Clove Currant

Every year I like to give a little push for 2 native Currants that, I believe, could be more widely utilized in home landscapes.

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Clove Currant

The first is Clove Currant (Ribes odoratum). I like to think of this plant as the North American answer to Common Lilac (Syringa vulgaris). That is to say, it has an intoxicating fragrance in early- to mid-spring that entirely compensates for its unimpressive performance for the rest of the year.

I have mine planted near the sidewalk, and it perfumes not just the whole Front Garden but the yards on either side of us as well. It never fails to elicit appreciative comments.

Clove Currant
Clove Currant flowers

Clove Currant grows to about 8′ tall. It has large (for a currant) purple-black fruit that the birds seem to ignore for some reason. You’ll need male and female plants for heavy fruit set. It will sucker, but for me at least it hasn’t been hard to control. This is mostly a plant of the Great Plains, native from South Dakota to Texas, east to Minnesota and Illinois. The shape is not especially elegant, but that fragrance makes up for all other inadequacies.

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Wild Currant (Ribes americanum) – also known as American Black Currant – does not have a season of glory like Clove Currant. It has a green, calming presence throughout the growing season. It makes a low-growing thicket around the Siberian Elm (Ulmus pumila) in our shady back garden.

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Wild Currant blooms later than Clove Currant, with hanging clusters of yellow-green flowers. Wild Currant is shade tolerant and prefers moist soil.

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This shrub grows fast and it spreads fast. Arching stems reach down to the soil, take root, and form new plants. So it is an on-going effort, though not an very difficult one, to keep this plant in bounds. And Wild Currant is resistant to Black Walnut toxicity!

Wild Currant, Ribes Americanum
Unripe Wild Currant fruit will be black when ripe.

The fruits of Wild Currant ripen over a long period and are popular with birds. I like to watch Robins and Cardinals hopping among the branches in summer. Birds distribute the seeds which contributes to the spread of the plant.

The variety of shrubs being used in American home gardens is definitely too narrow. Many gardeners, I suspect, would find these 2 natives to be worthy additions, with added benefits for the birds and our noses.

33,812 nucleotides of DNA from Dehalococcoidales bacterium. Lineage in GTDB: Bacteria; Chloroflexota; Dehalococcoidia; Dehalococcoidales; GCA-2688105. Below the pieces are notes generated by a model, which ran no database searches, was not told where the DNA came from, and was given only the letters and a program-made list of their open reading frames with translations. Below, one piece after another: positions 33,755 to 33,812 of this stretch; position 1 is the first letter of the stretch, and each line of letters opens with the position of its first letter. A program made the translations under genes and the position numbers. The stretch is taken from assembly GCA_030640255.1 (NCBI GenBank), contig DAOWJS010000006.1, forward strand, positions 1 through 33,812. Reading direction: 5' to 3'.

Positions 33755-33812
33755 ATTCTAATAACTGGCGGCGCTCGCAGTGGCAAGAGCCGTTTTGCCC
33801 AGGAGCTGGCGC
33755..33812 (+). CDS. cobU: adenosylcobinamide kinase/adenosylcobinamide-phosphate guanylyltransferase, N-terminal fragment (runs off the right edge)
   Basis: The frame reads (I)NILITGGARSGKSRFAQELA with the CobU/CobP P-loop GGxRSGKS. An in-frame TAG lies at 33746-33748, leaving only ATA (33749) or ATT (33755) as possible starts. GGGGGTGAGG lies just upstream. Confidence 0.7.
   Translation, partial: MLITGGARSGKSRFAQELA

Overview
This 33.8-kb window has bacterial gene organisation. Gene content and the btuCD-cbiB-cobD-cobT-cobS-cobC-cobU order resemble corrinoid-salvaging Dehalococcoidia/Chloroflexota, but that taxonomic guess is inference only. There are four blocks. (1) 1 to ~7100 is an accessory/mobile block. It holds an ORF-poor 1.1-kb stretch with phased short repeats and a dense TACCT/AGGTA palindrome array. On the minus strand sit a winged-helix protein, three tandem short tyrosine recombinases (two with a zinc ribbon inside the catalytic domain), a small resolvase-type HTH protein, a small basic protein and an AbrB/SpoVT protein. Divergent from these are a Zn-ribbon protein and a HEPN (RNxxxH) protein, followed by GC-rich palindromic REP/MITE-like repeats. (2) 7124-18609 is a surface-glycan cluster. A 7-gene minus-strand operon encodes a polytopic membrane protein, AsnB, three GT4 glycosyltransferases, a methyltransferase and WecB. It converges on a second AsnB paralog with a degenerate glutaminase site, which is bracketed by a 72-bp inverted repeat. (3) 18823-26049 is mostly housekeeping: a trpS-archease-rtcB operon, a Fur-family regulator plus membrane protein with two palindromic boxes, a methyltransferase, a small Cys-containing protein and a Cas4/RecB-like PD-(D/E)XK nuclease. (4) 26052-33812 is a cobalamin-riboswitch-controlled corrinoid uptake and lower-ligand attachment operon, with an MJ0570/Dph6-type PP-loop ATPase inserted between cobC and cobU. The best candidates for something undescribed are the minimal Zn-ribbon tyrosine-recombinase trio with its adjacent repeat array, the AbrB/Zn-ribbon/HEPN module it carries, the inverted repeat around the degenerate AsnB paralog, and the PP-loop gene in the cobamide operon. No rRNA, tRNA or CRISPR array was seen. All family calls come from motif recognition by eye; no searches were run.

36 Comments on “2 Wild Currants for Native Plant Gardens”

  1. I have a clove currant (from the late Shooting Star Nursery). It is one of the survivors of my garden that has been overtaken by weeds, especially bindweed. So, I was glad to find it because, as you note, the fragrance is exquisite. Onward!

  2. I love how elegant the Clove Currant looks against your home (first photo). I now understand why birds flock to your garden: they find shelter in the thicket and food too! I keep a couple of “mock orange” shrubs for their fragrant blooms despite being totally unimpressive the rest of year.
    I immediately think favorably of your native shrubs: currant scones have always been my favorite!

  3. It is so good that you are reminding people to widen their use of native shrubs. Not only do they provide food for birds but also shelter. Everyone should have a wild corner, at least!

  4. For this particular genus, I think that those that are native here are actually prettier, with pendulous pink trusses of tiny flowers. They are quite florific, although not fragrant, and mostly fruitless, even in the wild. It seems odd that they put so much effort into bloom for such minimal fruit.

  5. Hello Jason, I can forgive almost any plant that looks mediocre most for the year, has inconspicuous flowers or is just totally forgettable if it has a stunning scent when in flower that fills the air, even if just for a few weeks. It’s almost like a slap-in-the-face reminder of why you keep it around when it doesn’t appear to do anything.

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